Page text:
The discovery of three postcards from the early 1900s at a Parisian flea market in 1999 was the start of a unique journey for Eric Merlin. His imagination was captured by one of the postcards’ discernable paddleboats, Emeraude and he began a quest to uncover her history and build a replica using only these fading images. Merlin, who has since faithfully restored a 1940s minesweeper, Calisto, talks to Angela Audretsch about Emeraude, his first labour of love.

AA: How did your story with Emeraude begin?

EM:I went to the flea market in a suburb of Paris. For me, it was like going into an old bookstore where you browse around, looking for old stuff. My keyword was Indochina. I went into a little shop specialising in old postcards and then I found these postcards. I have always found it fascinating what was happening in that region between 1910 to 1915. I was intrigued to see that at the beginning of the last century, there were tourist boats. My first though was “where are these boats?” My dream was to come back to Vietnam and find these boats in the mud.

AA: What was it about the boat in the postcards that made you want to investigate further?

EM: I really built the story in my head, looking at these postcards for many months. It was on my desk, under a plastic folder. It took some time before I worked on the project. The first real move was some talk with a friend who was in shipbuilding and who could design a boat that looked like the one in the postcard. I started to really think about this in 2001 and I actually pressed the button in December 2002. We started construction in January 2003. The boat was launched December 2003. It took 11 months, building in a boatyard in Haiphong.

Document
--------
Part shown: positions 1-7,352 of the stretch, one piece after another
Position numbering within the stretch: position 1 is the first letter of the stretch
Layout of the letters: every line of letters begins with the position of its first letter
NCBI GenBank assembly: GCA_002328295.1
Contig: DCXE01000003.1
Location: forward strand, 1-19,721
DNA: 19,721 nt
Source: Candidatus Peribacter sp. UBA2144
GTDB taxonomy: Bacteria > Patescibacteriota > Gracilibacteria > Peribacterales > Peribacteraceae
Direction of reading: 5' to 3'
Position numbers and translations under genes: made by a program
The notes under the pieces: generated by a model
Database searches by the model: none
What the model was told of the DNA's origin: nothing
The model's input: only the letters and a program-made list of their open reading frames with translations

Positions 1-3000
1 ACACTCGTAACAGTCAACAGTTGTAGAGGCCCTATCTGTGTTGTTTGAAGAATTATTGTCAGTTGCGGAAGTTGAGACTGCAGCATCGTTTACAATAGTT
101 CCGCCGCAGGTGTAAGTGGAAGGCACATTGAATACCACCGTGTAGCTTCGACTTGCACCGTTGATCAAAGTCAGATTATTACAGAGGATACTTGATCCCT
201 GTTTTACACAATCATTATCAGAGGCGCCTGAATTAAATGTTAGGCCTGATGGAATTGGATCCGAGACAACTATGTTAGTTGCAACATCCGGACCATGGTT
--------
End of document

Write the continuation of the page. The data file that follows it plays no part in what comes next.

AA: Has it all been worth it? Is Emeraude a successful business?

EM: It was quite profitable at the beginning, but we have been copied a lot since the launch, so business is not as good today in truth. Our competitors cut a lot of corners in terms of quality and maintenance, so their operational costs are lower. But we keep on with the way we like to do things. The boat is more beautiful than ever thanks to the strict maintenance schedules we keep. We love the boat, and so many passengers love the boat that we’ve decided that profit margins are only a part of the story.

AA: You have more recently restored an original 1904s minesweeper. How did working on Emeraude compare to Calisto?
EM: A thread that is common to both Emeraude and Calisto is the tremendous back-story that each of these vessels had. For the entire time I worked on both, the stories of the people and the voyages played over and over in my imagination. I’ve always felt a responsibility to the heritage of these vessels, and to the people who would cruise on them. I feel like a caretaker of a great story, as much as the owner of a vessel, and so I have this responsibility to produce great chapters for tomorrow!

AA: Do you have any more plans to rebuild classic vessels like this? What about the other sister ships to Emeraude to make a fleet?
EM: The original plan - the dream! — was to rebuild a full fleet of four sister ships. Unfortunately, the market is not deep enough to make four vessels feasible, so we’re sticking to one. As well, maintaining one boat to international standards is quite a challenge in that part of the world, so we’re quite content with one boat at the moment.

You can read a full feature with Eric Merlin on Emeraude, her history and his quest to rebuild her in Issue 11 of The Superyacht Owner right now by clicking here. To become a member, click here.

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